Last Updated: Friday - 09/24/2010
Week of February 21, 2005
A rainbow of vocations
All Catholics called to nurture culture of vocation
By LASHA MORNINGSTAR
WCR News Editor
Mention the word "vocation" in a Catholic setting and people assumed you meant becoming a priest.
But that word vocation is blossoming into a rainbow that encompasses a Christian culture that surrounds you should you choose to be a married person, a nun, a sister, someone living a single life, a priest, a brother.
Sister Marion Garneau explains.
"The North American Congress on Vocations of 2002 presents us with a pastoral plan for creating a culture of vocation (single and married, lay, consecrated, and ordained).
"Creating this culture is 'the privilege and responsibility of all Catholics.' It takes a village to raise a child; it takes a Christian community to create a culture of vocation."
A Sister of Charity of the Immaculate Conception, Garneau remembers, "When I grew up in St. Alphonsus Parish in Edmonton, a vocation culture existed; it was created by my family, school and Church. The different ways of living a Christian life were valued. People were ready to be of assistance to me as I made my life choices."
Young people hunger
Surrounded by a celebrity and crisis-driven media, today's young people hunger for a spiritual structure and foundation on which to base their individual lives.
Edmonton's Archdiocesan Catholic Schools "CORE values encourage students to have the freedom to explore," says guidance counsellor Corinne Whelan, "because it is grounded in honesty, dignity, respect. . . . Christianity is not only talked, but lived."
But the young people want and need more.
"Today's young adults have asked our Church, our Christian communities, to assist in nurturing their personal vocations as baptized Christians, says Garneau. "They asked for positive role models, for objective mentors, for places to grow in faith, in spirituality."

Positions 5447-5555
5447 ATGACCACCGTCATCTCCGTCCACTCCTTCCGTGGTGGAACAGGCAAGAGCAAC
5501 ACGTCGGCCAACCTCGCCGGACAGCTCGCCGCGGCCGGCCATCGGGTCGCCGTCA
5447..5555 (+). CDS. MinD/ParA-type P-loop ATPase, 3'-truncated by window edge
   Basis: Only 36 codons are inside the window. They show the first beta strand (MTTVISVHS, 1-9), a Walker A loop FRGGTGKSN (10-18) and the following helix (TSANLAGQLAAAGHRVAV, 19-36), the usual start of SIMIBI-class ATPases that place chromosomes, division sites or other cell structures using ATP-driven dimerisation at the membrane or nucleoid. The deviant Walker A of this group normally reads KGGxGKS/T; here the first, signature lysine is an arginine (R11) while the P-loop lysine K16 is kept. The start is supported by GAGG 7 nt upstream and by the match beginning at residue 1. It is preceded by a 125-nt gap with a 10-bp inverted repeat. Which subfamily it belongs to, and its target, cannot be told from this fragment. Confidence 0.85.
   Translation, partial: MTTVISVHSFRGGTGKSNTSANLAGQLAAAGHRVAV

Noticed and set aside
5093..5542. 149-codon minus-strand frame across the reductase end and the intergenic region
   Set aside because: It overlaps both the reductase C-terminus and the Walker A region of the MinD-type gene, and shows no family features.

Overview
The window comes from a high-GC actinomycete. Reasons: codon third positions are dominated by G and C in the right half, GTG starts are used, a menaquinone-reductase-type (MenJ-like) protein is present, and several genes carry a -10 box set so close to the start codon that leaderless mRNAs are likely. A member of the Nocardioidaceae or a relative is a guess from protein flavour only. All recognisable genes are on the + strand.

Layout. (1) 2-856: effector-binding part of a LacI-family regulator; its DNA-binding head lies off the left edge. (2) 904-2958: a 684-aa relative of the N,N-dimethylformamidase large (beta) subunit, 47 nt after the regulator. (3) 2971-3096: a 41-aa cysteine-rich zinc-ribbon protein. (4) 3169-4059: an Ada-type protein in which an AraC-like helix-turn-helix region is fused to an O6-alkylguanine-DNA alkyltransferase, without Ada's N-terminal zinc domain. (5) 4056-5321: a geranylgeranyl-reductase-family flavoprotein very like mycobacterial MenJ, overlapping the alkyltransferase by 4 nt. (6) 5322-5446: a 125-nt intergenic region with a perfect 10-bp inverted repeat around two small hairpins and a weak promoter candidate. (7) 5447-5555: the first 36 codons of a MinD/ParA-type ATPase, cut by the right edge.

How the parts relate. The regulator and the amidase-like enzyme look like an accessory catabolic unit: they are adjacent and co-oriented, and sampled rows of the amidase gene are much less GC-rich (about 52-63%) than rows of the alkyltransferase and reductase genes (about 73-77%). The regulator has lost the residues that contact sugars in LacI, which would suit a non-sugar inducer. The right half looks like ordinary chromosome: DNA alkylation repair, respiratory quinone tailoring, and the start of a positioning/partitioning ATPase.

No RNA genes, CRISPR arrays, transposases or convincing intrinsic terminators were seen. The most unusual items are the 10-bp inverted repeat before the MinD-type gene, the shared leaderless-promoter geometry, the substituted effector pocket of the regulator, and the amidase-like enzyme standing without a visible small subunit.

She says the searching youth are saying, "We need a safe place to seek answers and to grow."
The pastoral plan clearly explains how each and every one of us must play a part in creating this culture of vocation. Perhaps two of the strongest tenets of this plan are those of setting an example through our own lives and mentoring to those searching for their Christian path.
"Some creative alternatives are arising, yet a huge need is for all of us as Church to participate to pray, share faith and experience, accompany, invite," says Garneau. "Young adults need to see believers as committed to making a difference in our world."
Ursuline Sister Geraldine Kelly says another key is for those young people to get to know Jesus.
"You have to allow the time to get to know Jesus as your friend, as someone who loves you.
"With that friendship you come to know how Jesus related to people and discover, 'How am I called to be like Jesus?'"
Another hint from the sister.
"Listen within your heart to what is life-giving for you. Pay attention to where we find life, what it is that feeds us, nourishes us, encourages us. Then we can share that with other people.
"It can be marriage, the single life, consecrated single life, priest, brother, sister, nun. Any calling responding to Jesus is responding to your vocation."
Shining like the sun
Garneau's fellow Sister of Charity, Sister Maggie MacLean, points to monk and poet Thomas Merton for encouragement for the searching youth when he said, "How do we tell people they are walking around shining like the sun!
"I long for the young to experience and know that they do indeed shine like the sun, that they are chosen today to be sacred fire. We are here to help them to listen through the chaos, through the noise of our culture to what God wants them to do with their one wild and precious life."
Many of today's young adults choose to share their lives and marry.
"In this vocational culture, when a young man or woman prepare for marriage, they understand their marriage or family is a vocation responding to a call from God," says Father Raymond Lafontaine.
The main author of the pastoral plan and director of pastoral formation at the Grande Seminaire du Montreal, Lafontaine reaches across the ecumenical bridge for his answer to that ultimate gnawing question many young people angst over, "How will I know what my vocation is?"
Frederick Buechner, a Presbyterian minister, replies, "You will find your vocation at the place where your deepest desires meet the deepest hunger of the world."
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